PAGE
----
9. Viscose: Viscose yarn is made from a synthetic cellulose polymer. It is a soft, drapey, absorbent fiber often used to make garments, such as dresses and blouses. Viscose yarn is easy to care for, but it may need to be stronger and more durable than some other fibers.
  10. Lurex: Lurex yarn is made from a synthetic fiber called metallic fiber, which is coated with a thin layer of metal, such as gold or silver. It is a sparkly and eye-catching fiber that is often used to add a touch of glamour to garments and accessories. Lurex yarn is easy to care for, but it may need to be stronger and more durable than some other fibers.

 

Weights

Yarn is classified according to its weight, which refers to the thickness of the strands and the number of strands per unit length. The yarn weight determines the number of stitches per inch, the size of the needles or hook, and the drape and texture of the fabric. 

 See my Guide to Yarn Weights

The most common yarn weights are:

  1. Lace: Lace yarn is the thinnest and most delicate type of yarn, with a gauge of 32-42 stitches per 4 inches. It is suitable for intricate and delicate projects, such as lace shawls, doilies, and fine scarves. Lace yarn is usually made from fine natural or synthetic fibers and requires small needles or hooks, such as sizes 0-2.
  2. Fingering: Fingering yarn is a thin and smooth yarn with a gauge of 27-32 stitches per 4 inches. It is suitable for lightweight and close-fitting projects, such as socks, shawls, and baby garments. Fingering yarn is usually made from wool, cotton, silk, or synthetic fibers. It requires small needles or hooks, such as sizes 2-4.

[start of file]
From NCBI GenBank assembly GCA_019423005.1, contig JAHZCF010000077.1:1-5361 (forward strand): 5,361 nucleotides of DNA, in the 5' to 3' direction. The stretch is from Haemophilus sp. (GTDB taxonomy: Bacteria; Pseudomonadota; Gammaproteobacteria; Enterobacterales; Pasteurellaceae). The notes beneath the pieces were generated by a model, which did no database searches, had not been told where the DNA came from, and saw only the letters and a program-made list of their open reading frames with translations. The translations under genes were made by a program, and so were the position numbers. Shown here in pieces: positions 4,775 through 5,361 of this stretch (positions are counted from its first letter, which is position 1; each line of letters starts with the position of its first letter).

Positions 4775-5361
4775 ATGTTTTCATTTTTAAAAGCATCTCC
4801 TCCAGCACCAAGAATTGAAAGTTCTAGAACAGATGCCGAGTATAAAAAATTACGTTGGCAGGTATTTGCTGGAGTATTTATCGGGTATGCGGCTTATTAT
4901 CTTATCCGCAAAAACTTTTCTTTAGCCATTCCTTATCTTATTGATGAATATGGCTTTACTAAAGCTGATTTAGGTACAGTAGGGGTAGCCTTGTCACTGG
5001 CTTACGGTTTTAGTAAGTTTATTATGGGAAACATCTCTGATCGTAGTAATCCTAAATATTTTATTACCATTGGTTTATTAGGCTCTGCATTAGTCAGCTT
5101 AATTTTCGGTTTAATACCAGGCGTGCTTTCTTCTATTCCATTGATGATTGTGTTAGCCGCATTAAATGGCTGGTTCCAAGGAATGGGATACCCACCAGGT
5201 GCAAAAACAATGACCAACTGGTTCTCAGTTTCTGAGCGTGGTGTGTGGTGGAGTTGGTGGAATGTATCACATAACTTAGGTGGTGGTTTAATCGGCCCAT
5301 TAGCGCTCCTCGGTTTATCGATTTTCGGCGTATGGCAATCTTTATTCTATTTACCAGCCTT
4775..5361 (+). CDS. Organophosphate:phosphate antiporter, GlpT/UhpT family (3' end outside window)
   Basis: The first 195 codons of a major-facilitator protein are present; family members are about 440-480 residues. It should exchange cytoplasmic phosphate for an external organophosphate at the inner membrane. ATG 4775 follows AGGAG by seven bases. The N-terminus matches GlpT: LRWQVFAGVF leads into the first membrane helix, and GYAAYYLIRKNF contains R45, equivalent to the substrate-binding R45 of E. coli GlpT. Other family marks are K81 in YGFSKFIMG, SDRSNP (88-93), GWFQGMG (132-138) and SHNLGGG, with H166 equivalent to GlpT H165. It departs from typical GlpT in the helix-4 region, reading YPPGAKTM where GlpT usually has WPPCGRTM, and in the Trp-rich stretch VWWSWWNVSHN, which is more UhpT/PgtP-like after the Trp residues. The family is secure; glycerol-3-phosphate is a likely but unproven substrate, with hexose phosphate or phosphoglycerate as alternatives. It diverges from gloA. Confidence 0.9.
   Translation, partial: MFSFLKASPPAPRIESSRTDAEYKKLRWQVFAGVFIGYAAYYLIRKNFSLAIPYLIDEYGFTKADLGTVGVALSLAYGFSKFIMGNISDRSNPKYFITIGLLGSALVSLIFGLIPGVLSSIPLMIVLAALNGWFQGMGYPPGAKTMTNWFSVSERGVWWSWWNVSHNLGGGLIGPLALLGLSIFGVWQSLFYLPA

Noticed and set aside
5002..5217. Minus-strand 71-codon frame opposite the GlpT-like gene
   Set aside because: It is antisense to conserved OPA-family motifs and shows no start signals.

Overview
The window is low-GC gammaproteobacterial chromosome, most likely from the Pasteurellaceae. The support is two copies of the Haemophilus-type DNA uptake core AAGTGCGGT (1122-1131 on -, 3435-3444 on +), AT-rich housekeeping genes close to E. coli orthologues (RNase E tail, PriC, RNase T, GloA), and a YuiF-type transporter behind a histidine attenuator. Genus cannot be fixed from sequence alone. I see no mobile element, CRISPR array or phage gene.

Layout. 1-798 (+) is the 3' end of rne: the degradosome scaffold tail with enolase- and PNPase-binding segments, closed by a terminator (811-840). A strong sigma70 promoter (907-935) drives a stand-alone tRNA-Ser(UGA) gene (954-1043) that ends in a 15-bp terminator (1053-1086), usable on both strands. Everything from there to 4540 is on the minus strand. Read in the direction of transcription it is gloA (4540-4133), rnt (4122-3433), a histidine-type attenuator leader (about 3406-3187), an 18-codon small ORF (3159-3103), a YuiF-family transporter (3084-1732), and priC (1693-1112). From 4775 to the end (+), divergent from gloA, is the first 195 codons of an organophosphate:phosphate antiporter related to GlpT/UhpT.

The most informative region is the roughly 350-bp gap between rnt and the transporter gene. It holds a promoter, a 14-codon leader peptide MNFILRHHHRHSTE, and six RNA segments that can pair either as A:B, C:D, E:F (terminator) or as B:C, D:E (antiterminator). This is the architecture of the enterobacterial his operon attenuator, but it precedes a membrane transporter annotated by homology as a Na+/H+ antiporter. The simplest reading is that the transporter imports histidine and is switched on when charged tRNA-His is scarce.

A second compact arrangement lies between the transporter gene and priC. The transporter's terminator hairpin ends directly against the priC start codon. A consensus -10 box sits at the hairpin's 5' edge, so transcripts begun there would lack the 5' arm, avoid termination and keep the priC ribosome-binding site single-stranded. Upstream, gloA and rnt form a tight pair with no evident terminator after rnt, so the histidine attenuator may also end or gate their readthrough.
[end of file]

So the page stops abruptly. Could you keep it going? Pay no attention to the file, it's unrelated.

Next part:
3. Sport: Sport yarn is medium-weight with a gauge of 23-26 stitches per 4 inches. It is suitable for lightweight and versatile projects, such as sweaters, hats, and baby blankets. Sport yarn is usually made from wool, cotton, silk, or synthetic fibers. It requires medium-sized needles or hooks, such as sizes 4-6.
  4. DK (Double Knitting): DK yarn is a light and smooth yarn with a gauge of 21-24 stitches per 4 inches. DK yarn is usually made from wool, cotton, silk, or synthetic fibers. It requires medium-sized needles or hooks, such as sizes 4-7. 
    Yarn weight scale, animated 3D
  5. Worsted: Worsted yarn is a medium-weight, smooth yarn with a gauge of 16-20 stitches per 4 inches. It is suitable for sturdy and classic projects like sweaters and scarves. Worsted yarn is usually made from wool, cotton, silk, or synthetic fibers. Medium to large needles or hooks, such as sizes 7-9, is suitable.
  6. Bulky: Bulky yarn is a thick and chunky yarn with a gauge of 12-15 stitches per 4 inches. It is suitable for quick and cozy projects, such as blankets, hats, and scarves. Bulky yarn is usually made from wool, cotton, silk, or synthetic fibers and requires large needles or hooks, such as sizes 9-11.
  7. Super Bulky: Super bulky yarn is the thickest and coarsest type of yarn, with a gauge of 6-8 stitches per 4 inches. It is suitable for fast and bold projects, such as blankets, rugs, and cowls. Super bulky yarn is usually made from wool, cotton, silk, or synthetic fibers. It requires extra-large needles or hooks, such as size 11 and up.

 

Uses

See my article on Easy Crochet Ideas

Yarn is used for many projects, depending on the materials, weights, and colors. Here are some examples of the most common uses of yarn:

  • Knitting: Knitting is a craft that involves creating fabric by interlocking loops of yarn using two needles. Knitting can be used to make a variety of garments, accessories, and home decor items, such as sweaters, hats, scarves, socks, blankets, and cushion covers. Knitting requires yarn with good drapes, elasticity, and stitch definition, such as wool, cotton, silk, or synthetic fibers.